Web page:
The early man did everything himself. He searched, hunted, cooked and ate his own food. He found a place of living for himself, and everything for his clothing and other needs. But everyone was not equally intelligent to think, skilled to improve, apt at problem solving, or strong to defend in the face of dangers. Thus people started doing jobs that suited their individuality, capability, tastes, and skills. They depended upon each other.
Interdependence in Relations
The stronger started protecting weaker. In return weaker provided them food and other services. The one who was more experienced and intelligent, emerged as leader or adviser, and commanded the rest to follow his advice and commands. Those who were unskilled and timid, accepted to be followers, did unskilled jobs and obeyed the commands of those who were superior and more competent. Thus men inter-depended on each other according to their individual, capabilities, leadership traits and needs. Humans got classified into various segments in every society all over the world. With this the system of social classification based on interdependence started. Consequently some customs to regulate barter deals had to be evolved.
Varna System of Barter Relationships
Varna means something that is voluntarily adopted by an individual. It is not thrust upon by someone else. Sage Manu has been the first social regulator for the mankind. He formalized barter relationships in the human society. He classified the population of the society in to four ‘Varnas’, keeping in mind the traits required by persons to perform various functions in interdependent group. His classification was based on ‘division of labor’, ‘dignity of labor’ and the ‘interdependence’ of individuals by traits and skills on each other.
Thus society functions were classified under four broad groups relevant to the time. The new formed groups were titled Shudra, Vaisha, Khashatriya, and Brahmana. Sage Manu matched aptitudes and skills to the demands of the job. Even today, job descriptions and job specifications continue to be structured on the technique initiated by Sage Manu. With passage of time more vocations have also brought under those broad social groups.
Shudras – Unskilled workers
To begin with, everyone was primitive, unskilled, and savage at birth. All shared the same platform in respect of personal traits. Collectively all of them lacked inquisitiveness, knowledge, enthusiasm, courage, and even motivation to work harder than bare minimum required to meet their immediate needs. Because of poor communication skill they could not barter group products with neighboring groups to supplement their resources. All of them carried their own load in hunting group and performed all sorts of jobs irrespective of their personal likes or dislikes. Collectively were classified under the title Shudras.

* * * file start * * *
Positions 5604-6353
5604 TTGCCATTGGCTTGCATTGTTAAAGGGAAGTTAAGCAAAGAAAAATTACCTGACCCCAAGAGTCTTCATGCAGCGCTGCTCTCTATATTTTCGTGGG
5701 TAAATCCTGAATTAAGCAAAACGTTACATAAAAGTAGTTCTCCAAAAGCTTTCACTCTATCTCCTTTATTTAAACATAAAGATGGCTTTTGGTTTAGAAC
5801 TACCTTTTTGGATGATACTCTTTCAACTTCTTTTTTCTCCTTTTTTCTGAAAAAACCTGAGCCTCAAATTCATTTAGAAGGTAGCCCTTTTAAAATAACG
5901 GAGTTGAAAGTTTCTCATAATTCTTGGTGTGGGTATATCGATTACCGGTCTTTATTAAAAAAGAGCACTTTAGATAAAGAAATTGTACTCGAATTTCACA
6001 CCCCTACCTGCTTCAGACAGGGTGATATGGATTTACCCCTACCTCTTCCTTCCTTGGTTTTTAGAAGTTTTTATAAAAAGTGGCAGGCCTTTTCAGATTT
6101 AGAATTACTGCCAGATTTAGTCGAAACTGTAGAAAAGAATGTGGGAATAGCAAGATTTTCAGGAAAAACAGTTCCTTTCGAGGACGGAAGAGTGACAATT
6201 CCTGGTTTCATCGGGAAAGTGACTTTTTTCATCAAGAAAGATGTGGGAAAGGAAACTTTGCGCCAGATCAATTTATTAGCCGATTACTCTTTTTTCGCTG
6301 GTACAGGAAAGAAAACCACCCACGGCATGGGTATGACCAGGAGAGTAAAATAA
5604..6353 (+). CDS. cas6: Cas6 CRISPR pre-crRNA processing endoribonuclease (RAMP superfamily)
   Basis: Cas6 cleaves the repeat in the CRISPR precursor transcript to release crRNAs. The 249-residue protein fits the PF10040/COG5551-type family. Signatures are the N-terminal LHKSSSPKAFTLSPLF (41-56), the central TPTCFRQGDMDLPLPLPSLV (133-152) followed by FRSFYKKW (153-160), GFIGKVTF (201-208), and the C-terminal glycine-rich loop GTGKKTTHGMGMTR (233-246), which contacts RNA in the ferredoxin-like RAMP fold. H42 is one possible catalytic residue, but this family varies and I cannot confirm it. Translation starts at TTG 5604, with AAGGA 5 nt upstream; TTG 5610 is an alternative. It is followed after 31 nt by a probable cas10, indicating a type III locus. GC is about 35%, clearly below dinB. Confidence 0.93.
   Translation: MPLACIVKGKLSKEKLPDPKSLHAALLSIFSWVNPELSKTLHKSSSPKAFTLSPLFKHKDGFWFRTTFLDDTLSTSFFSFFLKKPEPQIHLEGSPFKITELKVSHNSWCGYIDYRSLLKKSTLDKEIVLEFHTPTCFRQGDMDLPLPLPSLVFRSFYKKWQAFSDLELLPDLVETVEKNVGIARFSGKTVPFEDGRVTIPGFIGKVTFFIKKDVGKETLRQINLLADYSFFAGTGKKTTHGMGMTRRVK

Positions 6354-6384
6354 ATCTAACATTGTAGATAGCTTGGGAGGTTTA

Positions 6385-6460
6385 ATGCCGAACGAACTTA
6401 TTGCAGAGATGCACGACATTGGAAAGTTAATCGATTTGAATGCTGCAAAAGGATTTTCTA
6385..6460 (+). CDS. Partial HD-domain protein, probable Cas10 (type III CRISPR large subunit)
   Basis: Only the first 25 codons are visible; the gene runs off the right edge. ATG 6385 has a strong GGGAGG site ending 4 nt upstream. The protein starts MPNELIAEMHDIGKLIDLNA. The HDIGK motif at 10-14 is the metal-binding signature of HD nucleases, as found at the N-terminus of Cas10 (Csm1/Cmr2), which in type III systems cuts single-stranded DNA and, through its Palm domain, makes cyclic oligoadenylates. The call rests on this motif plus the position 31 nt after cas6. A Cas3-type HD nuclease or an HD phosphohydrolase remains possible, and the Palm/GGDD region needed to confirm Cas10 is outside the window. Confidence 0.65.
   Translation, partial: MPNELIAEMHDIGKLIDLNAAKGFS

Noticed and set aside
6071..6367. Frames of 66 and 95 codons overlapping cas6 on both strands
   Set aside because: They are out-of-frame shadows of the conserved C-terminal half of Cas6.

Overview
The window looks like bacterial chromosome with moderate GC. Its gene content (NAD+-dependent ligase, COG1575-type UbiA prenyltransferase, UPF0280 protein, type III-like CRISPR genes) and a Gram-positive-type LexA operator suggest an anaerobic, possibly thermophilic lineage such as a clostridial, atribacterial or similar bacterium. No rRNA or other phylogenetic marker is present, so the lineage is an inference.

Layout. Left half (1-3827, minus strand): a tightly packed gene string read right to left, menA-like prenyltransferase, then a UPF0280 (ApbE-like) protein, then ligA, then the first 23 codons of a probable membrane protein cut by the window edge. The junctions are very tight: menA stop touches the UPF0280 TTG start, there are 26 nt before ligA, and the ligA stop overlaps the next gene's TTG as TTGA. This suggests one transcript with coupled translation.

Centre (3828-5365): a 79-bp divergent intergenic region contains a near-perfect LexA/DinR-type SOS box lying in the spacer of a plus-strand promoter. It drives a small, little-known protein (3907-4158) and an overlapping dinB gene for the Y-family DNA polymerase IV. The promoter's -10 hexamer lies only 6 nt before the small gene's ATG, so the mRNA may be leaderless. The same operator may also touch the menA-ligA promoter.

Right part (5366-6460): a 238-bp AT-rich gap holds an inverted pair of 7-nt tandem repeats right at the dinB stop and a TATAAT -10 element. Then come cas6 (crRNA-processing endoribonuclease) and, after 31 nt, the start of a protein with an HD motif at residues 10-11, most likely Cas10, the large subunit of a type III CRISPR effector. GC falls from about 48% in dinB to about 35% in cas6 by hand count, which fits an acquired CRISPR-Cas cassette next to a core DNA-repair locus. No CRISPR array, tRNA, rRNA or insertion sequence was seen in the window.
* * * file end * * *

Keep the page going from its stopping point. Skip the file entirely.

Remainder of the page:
They had to be led by one person who possessed more skills and courage than the rest. The structure of society, which started developing in the shape of a pyramid.
Vaisha – Skilled workers
Gradually hunting groups advanced and some Shudras learnt farming. They could supplement their food and clothing requirements from the agricultural produce. They reared animals and held livestock as additional assets to offer the same to others in exchange of their manual services. They got settled at places where farming could be done. Due to their skills life was more comfortable than the nomadic hunters and Shudras.
Being better skilled, their activities involved resource generation, conservation and distribution of materials and livestock. Additional vocations emerged, as some persons were required to make and repairs tools for agriculture, making shelters, and other house hold items. The additional traits required for resource generation were business sense, skills, entrepreneurship, trading, hard work, flexibility, interactive skills, tact, risk taking, perseverance and adaptability. Therefore those possessing such additional skills and traits came to be classified as Vaishas. They were identified as the business community among hunters and workers. In the beginning they engaged ‘Shudras’ for manual work by offering them food, clothing or other items, and as the civilization advanced further, by paying them wages. The position of Vaishas was above the Shudras in the structure of society.
Kshatriyas – Administrators and Protectors